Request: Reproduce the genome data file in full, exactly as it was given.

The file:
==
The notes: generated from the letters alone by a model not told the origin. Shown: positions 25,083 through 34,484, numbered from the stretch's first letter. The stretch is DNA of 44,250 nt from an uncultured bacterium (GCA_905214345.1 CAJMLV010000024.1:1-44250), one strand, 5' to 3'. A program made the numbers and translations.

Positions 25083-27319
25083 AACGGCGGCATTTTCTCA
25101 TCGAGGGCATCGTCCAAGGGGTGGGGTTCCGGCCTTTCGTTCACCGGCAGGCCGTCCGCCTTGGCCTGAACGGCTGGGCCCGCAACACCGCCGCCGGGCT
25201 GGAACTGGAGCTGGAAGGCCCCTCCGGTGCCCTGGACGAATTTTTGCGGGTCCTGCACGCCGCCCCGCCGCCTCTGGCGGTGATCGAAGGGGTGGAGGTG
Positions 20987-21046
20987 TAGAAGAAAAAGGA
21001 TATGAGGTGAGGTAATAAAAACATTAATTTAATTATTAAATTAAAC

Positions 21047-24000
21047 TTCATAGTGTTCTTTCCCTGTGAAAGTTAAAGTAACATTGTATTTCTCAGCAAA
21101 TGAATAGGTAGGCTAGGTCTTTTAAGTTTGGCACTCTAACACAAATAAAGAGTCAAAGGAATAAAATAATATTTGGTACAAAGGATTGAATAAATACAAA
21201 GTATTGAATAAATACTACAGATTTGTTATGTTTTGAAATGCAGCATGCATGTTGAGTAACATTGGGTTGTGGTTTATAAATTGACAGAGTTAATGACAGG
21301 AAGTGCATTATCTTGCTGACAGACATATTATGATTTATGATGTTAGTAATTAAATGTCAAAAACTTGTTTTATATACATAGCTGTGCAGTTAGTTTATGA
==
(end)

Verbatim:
The notes: generated from the letters alone by a model not told the origin. Shown: positions 25,083 through 34,484, numbered from the stretch's first letter. The stretch is DNA of 44,250 nt from an uncultured bacterium (GCA_905214345.1 CAJMLV010000024.1:1-44250), one strand, 5' to 3'. A program made the numbers and translations.

Positions 25083-27319
25083 AACGGCGGCATTTTCTCA
25101 TCGAGGGCATCGTCCAAGGGGTGGGGTTCCGGCCTTTCGTTCACCGGCAGGCCGTCCGCCTTGGCCTGAACGGCTGGGCCCGCAACACCGCCGCCGGGCT
25201 GGAACTGGAGCTGGAAGGCCCCTCCGGTGCCCTGGACGAATTTTTGCGGGTCCTGCACGCCGCCCCGCCGCCTCTGGCGGTGATCGAAGGGGTGGAGGTG
Positions 20987-21046
20987 TAGAAGAAAAAGGA
21001 TATGAGGTGAGGTAATAAAAACATTAATTTAATTATTAAATTAAAC

Positions 21047-24000
21047 TTCATAGTGTTCTTTCCCTGTGAAAGTTAAAGTAACATTGTATTTCTCAGCAAA
21101 TGAATAGGTAGGCTAGGTCTTTTAAGTTTGGCACTCTAACACAAATAAAGAGTCAAAGGAATAAAATAATATTTGGTACAAAGGATTGAATAAATACAAA
21201 GTATTGAATAAATACTACAGATTTGTTATGTTTTGAAATGCAGCATGCATGTTGAGTAACATTGGGTTGTGGTTTATAAATTGACAGAGTTAATGACAGG
21301 AAGTGCATTATCTTGCTGACAGACATATTATGATTTATGATGTTAGTAATTAAATGTCAAAAACTTGTTTTATATACATAGCTGTGCAGTTAGTTTATGA